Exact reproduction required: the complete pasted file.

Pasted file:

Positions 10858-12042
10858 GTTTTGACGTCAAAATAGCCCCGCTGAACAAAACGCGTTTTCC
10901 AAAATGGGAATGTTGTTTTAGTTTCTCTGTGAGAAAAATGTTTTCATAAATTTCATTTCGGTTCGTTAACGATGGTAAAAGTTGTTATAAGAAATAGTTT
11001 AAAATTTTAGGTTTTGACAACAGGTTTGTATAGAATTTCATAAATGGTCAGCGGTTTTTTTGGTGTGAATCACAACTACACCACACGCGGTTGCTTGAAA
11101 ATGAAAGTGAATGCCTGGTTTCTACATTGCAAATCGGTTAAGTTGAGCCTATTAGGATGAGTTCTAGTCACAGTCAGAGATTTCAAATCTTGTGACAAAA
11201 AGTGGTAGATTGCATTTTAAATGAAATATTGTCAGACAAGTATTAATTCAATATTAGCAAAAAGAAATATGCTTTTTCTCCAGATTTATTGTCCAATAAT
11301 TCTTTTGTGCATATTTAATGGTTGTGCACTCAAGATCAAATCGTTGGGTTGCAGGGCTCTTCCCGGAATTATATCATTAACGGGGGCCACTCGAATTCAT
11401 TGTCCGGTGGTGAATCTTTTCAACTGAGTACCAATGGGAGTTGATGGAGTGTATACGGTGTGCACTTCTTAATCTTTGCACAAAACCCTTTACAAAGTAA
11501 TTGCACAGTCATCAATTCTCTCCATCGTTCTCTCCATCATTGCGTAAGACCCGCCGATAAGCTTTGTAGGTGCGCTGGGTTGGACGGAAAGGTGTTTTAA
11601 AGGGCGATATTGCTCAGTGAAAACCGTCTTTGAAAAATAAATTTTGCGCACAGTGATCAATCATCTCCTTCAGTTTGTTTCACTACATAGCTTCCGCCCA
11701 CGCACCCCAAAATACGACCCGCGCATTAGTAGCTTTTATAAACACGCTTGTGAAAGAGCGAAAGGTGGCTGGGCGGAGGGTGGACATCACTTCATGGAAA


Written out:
Positions 10858-12042
10858 GTTTTGACGTCAAAATAGCCCCGCTGAACAAAACGCGTTTTCC
10901 AAAATGGGAATGTTGTTTTAGTTTCTCTGTGAGAAAAATGTTTTCATAAATTTCATTTCGGTTCGTTAACGATGGTAAAAGTTGTTATAAGAAATAGTTT
11001 AAAATTTTAGGTTTTGACAACAGGTTTGTATAGAATTTCATAAATGGTCAGCGGTTTTTTTGGTGTGAATCACAACTACACCACACGCGGTTGCTTGAAA
11101 ATGAAAGTGAATGCCTGGTTTCTACATTGCAAATCGGTTAAGTTGAGCCTATTAGGATGAGTTCTAGTCACAGTCAGAGATTTCAAATCTTGTGACAAAA
11201 AGTGGTAGATTGCATTTTAAATGAAATATTGTCAGACAAGTATTAATTCAATATTAGCAAAAAGAAATATGCTTTTTCTCCAGATTTATTGTCCAATAAT
11301 TCTTTTGTGCATATTTAATGGTTGTGCACTCAAGATCAAATCGTTGGGTTGCAGGGCTCTTCCCGGAATTATATCATTAACGGGGGCCACTCGAATTCAT
11401 TGTCCGGTGGTGAATCTTTTCAACTGAGTACCAATGGGAGTTGATGGAGTGTATACGGTGTGCACTTCTTAATCTTTGCACAAAACCCTTTACAAAGTAA
11501 TTGCACAGTCATCAATTCTCTCCATCGTTCTCTCCATCATTGCGTAAGACCCGCCGATAAGCTTTGTAGGTGCGCTGGGTTGGACGGAAAGGTGTTTTAA
11601 AGGGCGATATTGCTCAGTGAAAACCGTCTTTGAAAAATAAATTTTGCGCACAGTGATCAATCATCTCCTTCAGTTTGTTTCACTACATAGCTTCCGCCCA
11701 CGCACCCCAAAATACGACCCGCGCATTAGTAGCTTTTATAAACACGCTTGTGAAAGAGCGAAAGGTGGCTGGGCGGAGGGTGGACATCACTTCATGGAAA